He's Fighting, for His Life

By Zach Berman
Washington Post Staff Writer
Thursday, July 10, 2008

VERO BEACH, Fla. The man who could become the next heavyweight boxing champion of the world reclined on a couch attempting to calculate the distance between his family in Maryland and his training site here, between the people he loves and where he needs to be to support them.

"How far is Florida from D.C.?" Tony Thompson asked one of his trainers. They first tried calculating the distance to Orlando. Then, they tacked on the distance from Orlando to Vero Beach. Finally, Thompson reached his conclusion.

"We a long way," he said.

A long way from his home in Fort Washington and his native Washington. A long way from his wife and seven kids. A long way from a childhood in Southeast when he left school early and his dreams unfulfilled.

On Saturday, Thompson will fight for the heavyweight title against Wladimir Klitschko in Hamburg, a bout in which he's a heavy underdog. The path to the fight started nine years ago, when Thompson was 27 and realized he could make a living by pounding another man's face. It was a way to support his family, nothing more.

Thompson doesn't love boxing. He derives no joy from training. He fights for the reward, not the act.

"I really don't like getting hit," he said. "I really don't like to train for boxing. I'm just good at it. It's what I do to make a living. If I had my choices of making a living, I'm not one of those people who would say boxing. . . . Boxing was so far down the list for me."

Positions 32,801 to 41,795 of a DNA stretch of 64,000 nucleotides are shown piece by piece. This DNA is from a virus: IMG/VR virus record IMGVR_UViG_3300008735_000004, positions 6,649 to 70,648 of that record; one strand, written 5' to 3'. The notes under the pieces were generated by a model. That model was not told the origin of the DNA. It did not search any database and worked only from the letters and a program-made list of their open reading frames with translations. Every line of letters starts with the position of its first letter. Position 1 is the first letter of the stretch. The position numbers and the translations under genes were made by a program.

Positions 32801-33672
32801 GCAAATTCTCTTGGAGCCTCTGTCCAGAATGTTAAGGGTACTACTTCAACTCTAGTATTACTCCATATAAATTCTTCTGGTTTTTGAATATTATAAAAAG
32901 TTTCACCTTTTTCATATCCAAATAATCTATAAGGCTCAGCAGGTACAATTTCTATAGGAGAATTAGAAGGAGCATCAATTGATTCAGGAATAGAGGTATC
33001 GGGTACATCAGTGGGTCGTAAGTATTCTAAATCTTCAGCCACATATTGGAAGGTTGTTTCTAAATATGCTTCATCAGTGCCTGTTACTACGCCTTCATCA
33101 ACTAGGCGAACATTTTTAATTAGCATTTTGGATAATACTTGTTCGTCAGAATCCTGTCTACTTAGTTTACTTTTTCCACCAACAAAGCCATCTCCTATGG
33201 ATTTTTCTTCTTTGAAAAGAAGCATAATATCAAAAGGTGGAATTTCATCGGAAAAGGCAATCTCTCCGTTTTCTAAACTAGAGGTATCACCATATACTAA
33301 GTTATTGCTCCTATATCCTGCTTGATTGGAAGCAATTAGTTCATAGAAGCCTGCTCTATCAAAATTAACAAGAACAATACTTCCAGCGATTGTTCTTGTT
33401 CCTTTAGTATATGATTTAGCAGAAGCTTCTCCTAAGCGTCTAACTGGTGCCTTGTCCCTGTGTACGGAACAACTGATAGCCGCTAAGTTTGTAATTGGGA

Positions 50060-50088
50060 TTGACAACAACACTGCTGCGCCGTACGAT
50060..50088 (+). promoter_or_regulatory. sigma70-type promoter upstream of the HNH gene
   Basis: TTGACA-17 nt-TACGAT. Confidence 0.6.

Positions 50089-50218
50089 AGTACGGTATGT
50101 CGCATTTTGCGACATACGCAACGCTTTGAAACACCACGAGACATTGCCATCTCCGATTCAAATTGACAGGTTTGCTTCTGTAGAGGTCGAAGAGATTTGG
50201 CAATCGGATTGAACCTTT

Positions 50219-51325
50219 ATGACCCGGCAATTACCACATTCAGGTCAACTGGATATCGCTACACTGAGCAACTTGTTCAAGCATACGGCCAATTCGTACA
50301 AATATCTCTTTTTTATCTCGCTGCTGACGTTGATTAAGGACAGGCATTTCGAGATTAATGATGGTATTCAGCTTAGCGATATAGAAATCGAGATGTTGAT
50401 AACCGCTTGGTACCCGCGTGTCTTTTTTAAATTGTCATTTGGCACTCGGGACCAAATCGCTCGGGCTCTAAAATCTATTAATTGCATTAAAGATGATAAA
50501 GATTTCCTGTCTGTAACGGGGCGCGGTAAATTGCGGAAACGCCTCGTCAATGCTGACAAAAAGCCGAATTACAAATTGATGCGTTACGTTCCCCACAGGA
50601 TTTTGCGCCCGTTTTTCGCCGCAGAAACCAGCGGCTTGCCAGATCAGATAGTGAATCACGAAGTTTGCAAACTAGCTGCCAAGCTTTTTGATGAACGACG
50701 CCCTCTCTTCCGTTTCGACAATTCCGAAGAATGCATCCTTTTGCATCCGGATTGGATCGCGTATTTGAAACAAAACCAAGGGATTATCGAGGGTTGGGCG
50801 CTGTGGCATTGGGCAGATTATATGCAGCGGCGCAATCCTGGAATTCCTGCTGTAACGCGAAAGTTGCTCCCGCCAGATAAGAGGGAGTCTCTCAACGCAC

A few minutes earlier, Thompson answered a call from one his children wishing him a happy Father's Day. Muted in the background was a television displaying the U.S. Open golf tournament, which occupied Thompson's attention for a few moments. He was just biding time -- a three-hour intermission between going to the movies and the bowling alley on his lone day off of the week.

Thompson splits most of his free time between his children, the bowling alley, the golf course and the movies. He goes to clubs only when his promoters need him at events. He doesn't smoke, rarely drinks. The only parties he'll attend are cookouts he hosts.

"I'm so boring, it's ridiculous," said Thompson, 36. "I'm so redundant. I do the same thing pretty much every day."

Thompson won his first four professional fights, lost his fifth eight years ago and hasn't lost since. He has a 27-fight win streak, primarily against unknown opponents. Now, he's fighting for boxing's most prestigious distinction. His late start to the sport combined with his understated lifestyle would make him one of heavyweight boxing's most unlikely champions.

Football Dreams

If Thompson had his way, this story would be about his career with the Washington Redskins. He would be a retired Pro Bowl defensive end who returned to his hometown NFL team after a college career at Notre Dame.

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